4 Ways to Rekindle Your Enthusiasm for Your Novel09:00
It’s the fourth week of Camp NaNoWriMo, and writers are either getting excited about approaching the ends of their books, or wondering why they started their books in the first place. Sometimes, when I’m in the middle of writing a book, I start seeing all the flaws in my book, thinking about how much work it’s going to take to make it readable, and get the urge to throw my hands in the air and give up. It’s at times like this that I need to rediscover my excitement in this book. I have several ways to re-find that excitement. Here are four of them:
1. Talk about your book with a friend
Having other people show an interest in my book sometimes rekindles my enthusiasm. Telling someone about all the cool things I’ve put in the plot can sometimes spark a memory of just why I was excited to write the book. It could be a character. It could be a particular scene. Maybe it was a plot situation. I often talk to my sister Charlotte about whatever book I’m writing, and her interest in them encourages me to keep writing, no matter how bad the book seems to me.
2. Make a list what you like about the book
When talking to someone else isn’t possible, or I need a daily reminder of why I liked the story in the first place, I make a list of all my favourite things about the project. I might love one of the characters, or a witty bit of dialogue. I write them down, focusing on actively looking for the good in my book rather than dwelling on the bad bits. It can be a good idea to print the list out and put it where you can see it easily so that you have a constant reminder of what you like about the book.
3. Find pictures related to your book
Taking a short break from writing and doing something else connected to my book can sometimes spark fresh enthusiasm. When I’m having a bad writing day, sometimes I take half an hour and look for pictures of characters, settings and objects from my book. Finding pictures that suit my project often makes me excited about writing my book again as I start to visualise the story.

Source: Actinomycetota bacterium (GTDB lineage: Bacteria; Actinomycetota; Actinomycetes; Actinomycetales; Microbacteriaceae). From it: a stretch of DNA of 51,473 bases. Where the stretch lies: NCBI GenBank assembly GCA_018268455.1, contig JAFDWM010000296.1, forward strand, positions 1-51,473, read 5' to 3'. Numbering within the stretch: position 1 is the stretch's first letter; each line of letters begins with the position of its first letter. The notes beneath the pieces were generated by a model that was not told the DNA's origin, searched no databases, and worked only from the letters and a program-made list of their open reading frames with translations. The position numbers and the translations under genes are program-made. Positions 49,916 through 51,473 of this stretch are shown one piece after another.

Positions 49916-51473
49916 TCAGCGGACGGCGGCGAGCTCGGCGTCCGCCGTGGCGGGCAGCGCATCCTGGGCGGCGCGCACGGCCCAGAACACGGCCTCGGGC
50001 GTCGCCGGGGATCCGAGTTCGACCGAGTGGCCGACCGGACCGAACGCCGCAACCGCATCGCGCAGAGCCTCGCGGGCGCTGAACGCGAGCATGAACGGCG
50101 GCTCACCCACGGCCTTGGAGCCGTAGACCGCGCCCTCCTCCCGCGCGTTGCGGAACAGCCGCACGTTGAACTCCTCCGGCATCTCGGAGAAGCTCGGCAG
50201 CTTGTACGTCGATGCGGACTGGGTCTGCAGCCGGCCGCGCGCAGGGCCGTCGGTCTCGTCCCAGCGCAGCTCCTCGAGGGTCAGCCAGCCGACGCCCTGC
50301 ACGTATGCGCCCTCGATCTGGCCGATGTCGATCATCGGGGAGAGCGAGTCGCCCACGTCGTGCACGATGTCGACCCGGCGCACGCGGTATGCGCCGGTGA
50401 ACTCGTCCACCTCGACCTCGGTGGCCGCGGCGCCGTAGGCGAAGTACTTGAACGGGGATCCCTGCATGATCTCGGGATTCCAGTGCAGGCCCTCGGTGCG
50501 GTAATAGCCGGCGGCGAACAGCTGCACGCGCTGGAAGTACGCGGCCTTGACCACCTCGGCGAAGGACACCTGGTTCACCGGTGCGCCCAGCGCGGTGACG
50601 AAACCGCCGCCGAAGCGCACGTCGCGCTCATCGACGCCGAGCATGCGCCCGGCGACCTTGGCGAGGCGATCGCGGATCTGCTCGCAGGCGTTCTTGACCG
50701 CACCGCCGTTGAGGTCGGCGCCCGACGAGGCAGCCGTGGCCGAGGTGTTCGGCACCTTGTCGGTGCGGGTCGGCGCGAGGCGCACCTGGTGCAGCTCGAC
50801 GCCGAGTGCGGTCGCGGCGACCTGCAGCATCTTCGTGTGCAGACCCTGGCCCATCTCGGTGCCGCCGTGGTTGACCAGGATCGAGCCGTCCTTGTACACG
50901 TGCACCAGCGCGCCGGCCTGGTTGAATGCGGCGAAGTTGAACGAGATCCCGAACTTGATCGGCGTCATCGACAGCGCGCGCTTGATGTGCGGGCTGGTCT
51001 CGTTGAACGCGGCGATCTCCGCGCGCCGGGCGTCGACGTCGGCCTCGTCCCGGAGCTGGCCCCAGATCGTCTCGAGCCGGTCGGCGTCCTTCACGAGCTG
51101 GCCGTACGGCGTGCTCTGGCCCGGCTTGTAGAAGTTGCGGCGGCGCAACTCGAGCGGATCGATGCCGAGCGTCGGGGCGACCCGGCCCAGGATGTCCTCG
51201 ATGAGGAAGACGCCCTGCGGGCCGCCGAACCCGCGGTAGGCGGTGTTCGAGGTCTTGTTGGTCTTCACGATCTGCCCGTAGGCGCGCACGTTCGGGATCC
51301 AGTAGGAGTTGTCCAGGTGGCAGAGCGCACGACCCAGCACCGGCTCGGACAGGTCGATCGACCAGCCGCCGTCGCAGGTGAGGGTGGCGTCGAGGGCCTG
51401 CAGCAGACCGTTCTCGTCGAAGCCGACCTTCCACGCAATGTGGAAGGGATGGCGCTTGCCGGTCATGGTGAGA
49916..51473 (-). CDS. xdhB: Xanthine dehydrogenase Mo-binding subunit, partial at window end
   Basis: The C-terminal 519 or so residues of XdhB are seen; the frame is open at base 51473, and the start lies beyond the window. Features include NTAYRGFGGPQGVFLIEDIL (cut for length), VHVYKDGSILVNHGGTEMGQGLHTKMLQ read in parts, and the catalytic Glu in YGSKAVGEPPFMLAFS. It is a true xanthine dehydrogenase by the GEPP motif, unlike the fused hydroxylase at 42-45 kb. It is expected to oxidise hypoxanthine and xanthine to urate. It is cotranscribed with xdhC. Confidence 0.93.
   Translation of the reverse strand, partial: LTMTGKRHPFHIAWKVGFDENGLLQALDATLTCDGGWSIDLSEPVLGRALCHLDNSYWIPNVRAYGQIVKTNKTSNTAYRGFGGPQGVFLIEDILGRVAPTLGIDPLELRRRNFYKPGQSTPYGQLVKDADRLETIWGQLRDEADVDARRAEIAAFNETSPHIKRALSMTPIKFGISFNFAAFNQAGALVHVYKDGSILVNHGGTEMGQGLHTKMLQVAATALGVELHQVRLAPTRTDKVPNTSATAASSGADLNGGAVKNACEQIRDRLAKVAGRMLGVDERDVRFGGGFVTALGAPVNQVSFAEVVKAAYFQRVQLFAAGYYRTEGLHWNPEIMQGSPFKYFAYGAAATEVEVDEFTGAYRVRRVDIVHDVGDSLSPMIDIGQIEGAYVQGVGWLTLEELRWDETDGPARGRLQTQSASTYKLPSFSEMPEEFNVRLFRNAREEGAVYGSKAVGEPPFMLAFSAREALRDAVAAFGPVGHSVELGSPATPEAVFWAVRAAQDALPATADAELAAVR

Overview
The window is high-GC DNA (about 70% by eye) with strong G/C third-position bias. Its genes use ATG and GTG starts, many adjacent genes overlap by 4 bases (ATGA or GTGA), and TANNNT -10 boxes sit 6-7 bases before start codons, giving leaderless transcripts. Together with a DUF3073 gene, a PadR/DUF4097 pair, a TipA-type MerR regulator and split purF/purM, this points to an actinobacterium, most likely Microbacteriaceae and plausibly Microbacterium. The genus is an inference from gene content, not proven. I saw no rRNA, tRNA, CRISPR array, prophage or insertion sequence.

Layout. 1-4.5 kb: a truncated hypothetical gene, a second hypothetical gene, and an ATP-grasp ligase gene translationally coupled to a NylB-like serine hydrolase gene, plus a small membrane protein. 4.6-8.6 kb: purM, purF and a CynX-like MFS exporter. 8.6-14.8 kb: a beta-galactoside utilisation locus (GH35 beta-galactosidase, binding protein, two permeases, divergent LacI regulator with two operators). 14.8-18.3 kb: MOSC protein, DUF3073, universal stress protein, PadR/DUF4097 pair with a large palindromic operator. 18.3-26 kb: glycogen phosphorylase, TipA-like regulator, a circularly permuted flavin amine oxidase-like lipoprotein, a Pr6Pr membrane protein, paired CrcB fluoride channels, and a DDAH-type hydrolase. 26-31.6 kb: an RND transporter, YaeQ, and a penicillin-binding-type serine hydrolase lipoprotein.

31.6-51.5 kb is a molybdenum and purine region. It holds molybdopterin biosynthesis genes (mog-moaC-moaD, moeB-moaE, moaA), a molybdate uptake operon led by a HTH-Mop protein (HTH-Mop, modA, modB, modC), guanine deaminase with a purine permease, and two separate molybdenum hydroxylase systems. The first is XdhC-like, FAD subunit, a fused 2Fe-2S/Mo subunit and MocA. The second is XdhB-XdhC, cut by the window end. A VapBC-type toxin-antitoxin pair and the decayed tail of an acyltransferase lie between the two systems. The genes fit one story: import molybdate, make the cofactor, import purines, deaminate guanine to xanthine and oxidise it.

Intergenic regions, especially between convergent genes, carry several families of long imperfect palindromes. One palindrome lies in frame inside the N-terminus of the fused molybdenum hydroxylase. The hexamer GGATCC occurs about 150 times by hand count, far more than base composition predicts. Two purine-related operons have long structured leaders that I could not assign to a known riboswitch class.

4. Read some of your book
My sister Charlotte, who also writes, suggested that it can be helpful to read through part of your book when you’re down about your writing. You may find that the book is as bad as you remembered, but there is a high chance that you’ll actually find that there are lots of good bits in it. It’s easy to have a negative view on your project, and reminding yourself of what you actually wrote can be very reassuring. Plus, seeing how good it actually is can be encouraging.
Writer Nora Roberts once said “You can fix anything but a blank page” and I think that’s very true. The first draft of your book isn’t going to be perfect. It’s going to have plot holes, boring characters and pages of waffling. But something got you excited enough about this story to make you start writing it. If it was worth starting this book, then it’s worth finishing it too. You can fix the problems and make it shine later, but only if you first finish it. If your book seems terrible at the moment, it’s worth stopping to remember what it is you loved about this story. Because your story is worth getting excited about.
What is one thing you like about your novel? If you’re doing Camp NaNoWriMo, how are you getting on? Have you got any suggestions about how to rekindle excitement toward a project?